BNM published Financial Stability Review for the first half of 2019. The review presents the assessment of BNM on current and potential risks to financial stability and resilience of the financial system in Malaysia. It also covers actions taken to manage risks to financial stability and contains articles (in Box) on topics of special interest. The review uses data available up to June 30, 2019, unless otherwise stated. The review highlights that, in the first half of 2019, domestic financial stability remained intact amid continued challenges in the external and domestic environment.
Strong domestic institutional investors, including financial institutions, have continued to provide an important source of stability to the domestic markets during periods of heavy portfolio outflows. Active risk management and hedging strategies by banks continued to contain market risk exposures to manageable levels, well within the prudent internal loss limits. This in part reflects greater caution observed by banks amid prevailing uncertainties during the first half of 2019. Similarly, insurance and takaful operators also continued to actively manage their investments in line with their liability structures. In the insurance sector, regulatory reforms are supporting improvements in persistency and pricing, which in turn will sustain longer-term performance.
Overall, the financial sector remained resilient, underpinned by strong capital and liquidity buffers, and sustained profitability. Liquidity in the banking system remained sufficient to support domestic financial intermediation, with the liquidity coverage ratio (LCR) of the banking system strengthening further over the past six months. As part of efforts to ensure that banks maintain a stable funding profile, the net stable funding ratio (NSFR) requirements will come into effect on July 01, 2020. Based on data gathered during the observation period, most banks are well-positioned to meet these requirements. Banks as well as insurers and takaful operators maintained strong capitalization levels, well above the regulatory minimum and higher than internal target capital levels. This is further underpinned by strong buffers against potential losses, in line with more forward-looking financial reporting standards and regulatory requirements.
Stress tests conducted by BNM affirm the resilience of the Malaysian financial system to severe macroeconomic and financial strains, with financial institutions maintaining capital buffers in excess of the regulatory minima, even under adverse simulated shocks. BNM remains vigilant to external and domestic developments that may pose risks to domestic financial stability, including weaker global growth prospects amid increased volatility in capital flows, the elevated level of household debt, soft property market conditions, and operational disruptions from increasing cyber threats. Banks, however, remained cautious in lending to the non-residential segment, with low exposures that continue to be largely performing. Furthermore, based on the sensitivity analysis of BNM, banks have sufficient capital buffers to withstand severe losses under adverse stress scenarios in the broad property market.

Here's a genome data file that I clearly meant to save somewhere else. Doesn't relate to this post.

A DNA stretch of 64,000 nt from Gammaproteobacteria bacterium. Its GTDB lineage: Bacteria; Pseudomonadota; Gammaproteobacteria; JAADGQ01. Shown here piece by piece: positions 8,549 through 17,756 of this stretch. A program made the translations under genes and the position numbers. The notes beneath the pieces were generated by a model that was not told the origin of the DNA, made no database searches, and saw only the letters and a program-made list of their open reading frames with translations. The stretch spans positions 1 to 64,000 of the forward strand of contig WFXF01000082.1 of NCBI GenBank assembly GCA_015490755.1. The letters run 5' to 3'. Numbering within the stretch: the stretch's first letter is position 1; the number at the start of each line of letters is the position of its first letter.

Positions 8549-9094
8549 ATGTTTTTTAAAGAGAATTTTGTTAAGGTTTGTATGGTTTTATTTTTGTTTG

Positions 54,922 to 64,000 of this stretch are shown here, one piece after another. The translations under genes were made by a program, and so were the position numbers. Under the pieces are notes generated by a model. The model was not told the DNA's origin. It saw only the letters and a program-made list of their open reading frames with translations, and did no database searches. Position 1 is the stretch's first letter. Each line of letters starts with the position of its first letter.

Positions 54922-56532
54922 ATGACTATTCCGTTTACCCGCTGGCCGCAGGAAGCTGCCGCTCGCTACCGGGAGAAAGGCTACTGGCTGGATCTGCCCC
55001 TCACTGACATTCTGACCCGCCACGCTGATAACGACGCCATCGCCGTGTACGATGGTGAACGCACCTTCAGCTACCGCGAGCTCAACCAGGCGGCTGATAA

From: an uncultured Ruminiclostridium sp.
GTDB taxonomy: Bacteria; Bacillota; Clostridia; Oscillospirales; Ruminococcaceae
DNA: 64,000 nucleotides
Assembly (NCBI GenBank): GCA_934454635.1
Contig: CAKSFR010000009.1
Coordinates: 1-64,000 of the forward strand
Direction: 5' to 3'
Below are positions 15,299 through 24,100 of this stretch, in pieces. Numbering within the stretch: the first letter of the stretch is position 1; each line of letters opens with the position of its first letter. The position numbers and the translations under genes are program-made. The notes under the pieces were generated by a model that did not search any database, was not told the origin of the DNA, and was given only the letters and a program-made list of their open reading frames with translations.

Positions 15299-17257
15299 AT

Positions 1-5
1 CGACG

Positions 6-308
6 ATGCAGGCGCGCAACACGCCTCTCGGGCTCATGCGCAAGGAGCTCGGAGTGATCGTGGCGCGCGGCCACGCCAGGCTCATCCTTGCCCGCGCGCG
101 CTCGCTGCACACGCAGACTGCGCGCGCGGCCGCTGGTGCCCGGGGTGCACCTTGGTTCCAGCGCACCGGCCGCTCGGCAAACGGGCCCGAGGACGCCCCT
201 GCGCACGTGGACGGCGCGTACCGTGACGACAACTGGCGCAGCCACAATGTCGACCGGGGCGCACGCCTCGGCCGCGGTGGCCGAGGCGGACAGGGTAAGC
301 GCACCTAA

Keywords: Asia Pacific, Malaysia, Banking, Insurance, Securities, Financial Stability Review, Stress Testing, LCR, NSFR, Financial Stability, BNM
Previous ArticleISDA Issues Response to IASB Draft on Interest Rate Benchmark Reform
The European Banking Authority (EBA) published version 5.1 of the filing rules for supervisory reporting.
The European Central Bank (ECB) Guideline 2021/1829 on the procedures for the collection of granular credit and credit risk data has been published in the Official Journal of European Union.
The European Banking Authority (EBA) published the final draft regulatory technical standards on disclosure of investment policy by investment firms, under the Investment Firms Regulation (IFR).
The Australian Prudential Regulation Authority (APRA) published the prudential practice guide CPG 511 to assist banks, insurers, and superannuation licensees in meeting requirements of CPS 511, the new prudential standard on remuneration.
The Office of the Comptroller of the Currency (OCC) published a bulletin that provides an updated self-assessment tool for banks to evaluate their preparedness for cessation of the London Interbank Offered Rate (LIBOR).
The Financial Stability Board (FSB) published a report that examines the progress made toward disclosures aligned with recommendations of the Task Force on Climate-related Financial Disclosures (TCFD).
The Basel Committee on Banking Supervision (BCBS) published the progress report on adoption of the Basel III regulatory framework in member jurisdictions.
The French Prudential Supervisory Authority (ACPR) has implemented, in its information system, updates linked to the Data Point Model (DPM) version 3.1.
The European Banking Authority (EBA) published a thematic note that aims to identify and raise awareness of the transition risks of benchmark rates, as the London Interbank Offered Rate (LIBOR) and the Euro Overnight Index Average (EONIA) are close to being phased out.